Today I read the paper An Invitation to Quantum Game Theory. It's not very long, but it has a nice example of a situation where "going quantum" gives an unexpected advantage.
Imagine a game between Captain Picard and Q (not sure where Alice and Bob are, but I'll stick with the characters used by the paper). The game is very simple: they will take turns either flipping or not flipping a coin without being able to see it. If the coin ends up heads, then Picard wins. Tails, Q wins.
The coin starts off tails, and the game will end after three turns. Q will get a chance to flip first, then Picard will get a chance, then Q will get to go one last time, then the coin will be revealed and the winner decided.
Classically speaking, Picard can guarantee a 50% chance of winning by randomizing his choice to flip or not flip the coin. But Q, being an omnipotent trickster, has snuck a quantum coin into the game. So Q isn't limited to just flipping the coin, he can apply any single-qubit operation he wants during his turns. Picard remains unaware and restricted to either doing nothing, or flipping the coin (flipping the coin applies an X gate to its state).
The question is: can Q use his quantum advantage to guarantee a win?
Here's some space between the puzzle and my explanation of the solution.
Q can win 100% of the time by applying the Hadamard operation to the coin on each of his turns. With this strategy, a coin that started off tails will end up as tails whether or not Picard flips it.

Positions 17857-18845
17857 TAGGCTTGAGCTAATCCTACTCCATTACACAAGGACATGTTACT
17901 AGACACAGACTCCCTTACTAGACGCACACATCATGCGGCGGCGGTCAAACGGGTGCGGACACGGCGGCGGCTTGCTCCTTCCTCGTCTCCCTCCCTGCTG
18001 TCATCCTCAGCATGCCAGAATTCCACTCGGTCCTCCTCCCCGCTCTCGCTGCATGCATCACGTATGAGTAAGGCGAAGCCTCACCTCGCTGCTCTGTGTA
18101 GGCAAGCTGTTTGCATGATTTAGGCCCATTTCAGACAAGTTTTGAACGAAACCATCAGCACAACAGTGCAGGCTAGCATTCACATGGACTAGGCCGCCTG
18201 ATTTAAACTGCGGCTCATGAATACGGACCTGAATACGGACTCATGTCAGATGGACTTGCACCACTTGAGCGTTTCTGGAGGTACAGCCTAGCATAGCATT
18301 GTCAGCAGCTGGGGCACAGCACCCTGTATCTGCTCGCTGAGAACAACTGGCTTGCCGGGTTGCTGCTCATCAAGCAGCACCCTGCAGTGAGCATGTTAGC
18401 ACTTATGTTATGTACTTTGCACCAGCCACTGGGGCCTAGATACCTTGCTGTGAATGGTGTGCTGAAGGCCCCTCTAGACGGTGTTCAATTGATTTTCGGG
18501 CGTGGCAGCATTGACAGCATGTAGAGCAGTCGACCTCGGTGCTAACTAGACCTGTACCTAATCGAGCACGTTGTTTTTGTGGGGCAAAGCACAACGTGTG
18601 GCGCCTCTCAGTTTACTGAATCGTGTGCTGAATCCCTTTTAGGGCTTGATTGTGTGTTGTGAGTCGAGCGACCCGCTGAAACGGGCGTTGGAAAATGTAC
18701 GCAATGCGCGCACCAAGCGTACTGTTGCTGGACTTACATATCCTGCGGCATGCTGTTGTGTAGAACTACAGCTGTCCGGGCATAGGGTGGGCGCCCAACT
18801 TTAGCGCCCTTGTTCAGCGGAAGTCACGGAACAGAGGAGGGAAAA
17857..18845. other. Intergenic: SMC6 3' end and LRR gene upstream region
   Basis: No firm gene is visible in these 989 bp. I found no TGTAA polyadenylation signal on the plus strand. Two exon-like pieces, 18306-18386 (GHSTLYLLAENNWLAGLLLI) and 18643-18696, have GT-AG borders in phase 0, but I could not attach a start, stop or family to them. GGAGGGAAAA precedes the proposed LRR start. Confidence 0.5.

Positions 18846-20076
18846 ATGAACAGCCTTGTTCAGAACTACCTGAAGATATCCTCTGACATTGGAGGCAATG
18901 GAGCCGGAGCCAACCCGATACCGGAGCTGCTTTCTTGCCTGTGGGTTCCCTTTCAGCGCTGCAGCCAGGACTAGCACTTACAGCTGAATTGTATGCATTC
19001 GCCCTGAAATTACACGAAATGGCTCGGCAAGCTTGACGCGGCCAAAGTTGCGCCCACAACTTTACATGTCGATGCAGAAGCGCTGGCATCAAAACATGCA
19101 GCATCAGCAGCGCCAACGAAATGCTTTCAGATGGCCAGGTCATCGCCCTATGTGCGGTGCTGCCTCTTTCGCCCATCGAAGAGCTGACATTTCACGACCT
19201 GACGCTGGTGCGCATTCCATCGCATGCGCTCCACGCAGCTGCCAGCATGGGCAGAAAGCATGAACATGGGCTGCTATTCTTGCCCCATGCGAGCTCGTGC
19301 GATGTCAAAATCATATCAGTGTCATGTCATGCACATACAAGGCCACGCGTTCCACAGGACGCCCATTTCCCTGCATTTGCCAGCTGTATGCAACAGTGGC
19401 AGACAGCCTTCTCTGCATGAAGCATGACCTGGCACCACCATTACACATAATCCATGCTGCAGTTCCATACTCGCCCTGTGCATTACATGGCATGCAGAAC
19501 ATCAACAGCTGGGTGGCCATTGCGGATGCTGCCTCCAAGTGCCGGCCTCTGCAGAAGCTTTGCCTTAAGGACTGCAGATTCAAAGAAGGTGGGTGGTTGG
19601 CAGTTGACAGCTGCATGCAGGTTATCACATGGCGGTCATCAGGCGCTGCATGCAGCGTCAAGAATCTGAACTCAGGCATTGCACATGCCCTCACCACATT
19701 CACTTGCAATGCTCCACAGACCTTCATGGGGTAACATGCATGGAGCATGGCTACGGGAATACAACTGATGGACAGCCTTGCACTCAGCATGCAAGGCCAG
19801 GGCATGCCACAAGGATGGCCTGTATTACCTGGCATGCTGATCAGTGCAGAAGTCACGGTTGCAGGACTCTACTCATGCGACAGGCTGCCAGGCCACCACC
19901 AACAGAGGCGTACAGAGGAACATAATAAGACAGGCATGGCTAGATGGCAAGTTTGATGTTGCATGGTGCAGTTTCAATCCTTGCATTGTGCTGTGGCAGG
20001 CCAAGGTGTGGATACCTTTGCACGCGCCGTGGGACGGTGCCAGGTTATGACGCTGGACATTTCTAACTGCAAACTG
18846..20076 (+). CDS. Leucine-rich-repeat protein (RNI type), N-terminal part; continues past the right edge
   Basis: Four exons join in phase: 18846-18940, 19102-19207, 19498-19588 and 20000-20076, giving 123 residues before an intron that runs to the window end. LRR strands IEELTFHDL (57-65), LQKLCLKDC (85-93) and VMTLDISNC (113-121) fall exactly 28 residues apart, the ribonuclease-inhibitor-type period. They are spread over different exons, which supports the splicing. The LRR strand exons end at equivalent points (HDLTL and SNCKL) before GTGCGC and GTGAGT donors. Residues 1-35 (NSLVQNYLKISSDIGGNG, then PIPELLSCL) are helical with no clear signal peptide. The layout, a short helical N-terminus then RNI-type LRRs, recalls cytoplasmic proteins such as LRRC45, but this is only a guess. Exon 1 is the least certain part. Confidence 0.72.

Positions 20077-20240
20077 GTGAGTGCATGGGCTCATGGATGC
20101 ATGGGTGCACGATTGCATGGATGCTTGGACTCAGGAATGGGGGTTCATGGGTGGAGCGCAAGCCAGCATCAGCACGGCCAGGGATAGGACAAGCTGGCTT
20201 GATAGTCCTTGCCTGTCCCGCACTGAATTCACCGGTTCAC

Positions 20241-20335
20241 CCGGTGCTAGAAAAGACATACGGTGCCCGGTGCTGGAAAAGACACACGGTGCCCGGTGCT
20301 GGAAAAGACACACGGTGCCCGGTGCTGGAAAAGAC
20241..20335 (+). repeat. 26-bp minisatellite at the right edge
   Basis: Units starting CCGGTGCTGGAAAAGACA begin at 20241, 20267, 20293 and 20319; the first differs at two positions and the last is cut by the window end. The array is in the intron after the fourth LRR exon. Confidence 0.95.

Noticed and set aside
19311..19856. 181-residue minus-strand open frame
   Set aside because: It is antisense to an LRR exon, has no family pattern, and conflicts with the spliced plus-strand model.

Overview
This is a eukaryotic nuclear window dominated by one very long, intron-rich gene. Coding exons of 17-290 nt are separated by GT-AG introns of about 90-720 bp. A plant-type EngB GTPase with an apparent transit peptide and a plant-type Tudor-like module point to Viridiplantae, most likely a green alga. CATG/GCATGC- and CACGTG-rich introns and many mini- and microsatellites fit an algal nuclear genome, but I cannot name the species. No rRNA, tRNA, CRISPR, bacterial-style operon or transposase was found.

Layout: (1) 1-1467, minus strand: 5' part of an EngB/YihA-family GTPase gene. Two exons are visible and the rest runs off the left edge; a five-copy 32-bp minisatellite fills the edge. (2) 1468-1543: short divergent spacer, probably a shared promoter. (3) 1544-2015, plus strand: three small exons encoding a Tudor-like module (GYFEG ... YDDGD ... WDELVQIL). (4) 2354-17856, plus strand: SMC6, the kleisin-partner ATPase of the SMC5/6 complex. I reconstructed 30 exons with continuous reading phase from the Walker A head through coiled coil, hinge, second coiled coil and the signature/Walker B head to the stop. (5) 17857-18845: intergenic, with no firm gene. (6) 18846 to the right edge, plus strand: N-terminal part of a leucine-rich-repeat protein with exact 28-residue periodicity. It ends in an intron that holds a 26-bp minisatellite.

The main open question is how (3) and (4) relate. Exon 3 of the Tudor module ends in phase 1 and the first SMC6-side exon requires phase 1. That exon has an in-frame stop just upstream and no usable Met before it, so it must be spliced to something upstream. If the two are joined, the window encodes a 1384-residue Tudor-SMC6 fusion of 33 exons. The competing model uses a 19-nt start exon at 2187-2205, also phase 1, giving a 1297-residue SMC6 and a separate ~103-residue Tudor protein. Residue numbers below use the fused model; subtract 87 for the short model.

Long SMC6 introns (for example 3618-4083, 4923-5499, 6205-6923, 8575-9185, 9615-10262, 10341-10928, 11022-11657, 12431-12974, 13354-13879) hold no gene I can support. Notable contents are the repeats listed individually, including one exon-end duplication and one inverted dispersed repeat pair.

Here's an animation showing a circuit of what's going on. Picard choosing to flip the coin is represented by the presence or absence of an X gate (the quantum version of a NOT gate). But instead of flipping the coin like he expects, he ends up doing an operation that spins the phase of the "head" component of the state:
I'm guessing that, for a lot of readers, the above animation didn't convey why the solution works. Maybe something more geometric?
A nice way to visualize the state of a qubit is the Block Sphere.
Here's a diagram, modified from the one on Wikipedia, showing the state our system starts in:
The green blob shows the starting state: at the very top, 100% tails. Other points on the surface of the sphere correspond to other quantum states the coin can be in.
Flipping the coin corresponds to rotating by 180 degrees around the X axis. From the starting state, flipping the coin would move us to the very bottom at 100% heads. Like this:
But what Q has done is first rotate the state by 180 degrees around the diagonal axis X+Z. Starting from the tails state, this rotation moves the coin's state to the front of the sphere directly along the X axis:
Now if Picard goes to flip the coin by rotating around the X axis, nothing will happen:
And Q can restore the tails state by rotating around the X+Z axis by another 180 degrees:
And so Q wins.
When you flip a quantum coin, you might not be doing what you think.
Part of what made this puzzle interesting to me is that I already knew $H \cdot X \cdot H = Z$, but it never occurred to me to use it as a trick. Quantum mechanics has a knack for producing surprising situations from trivial mathematical facts.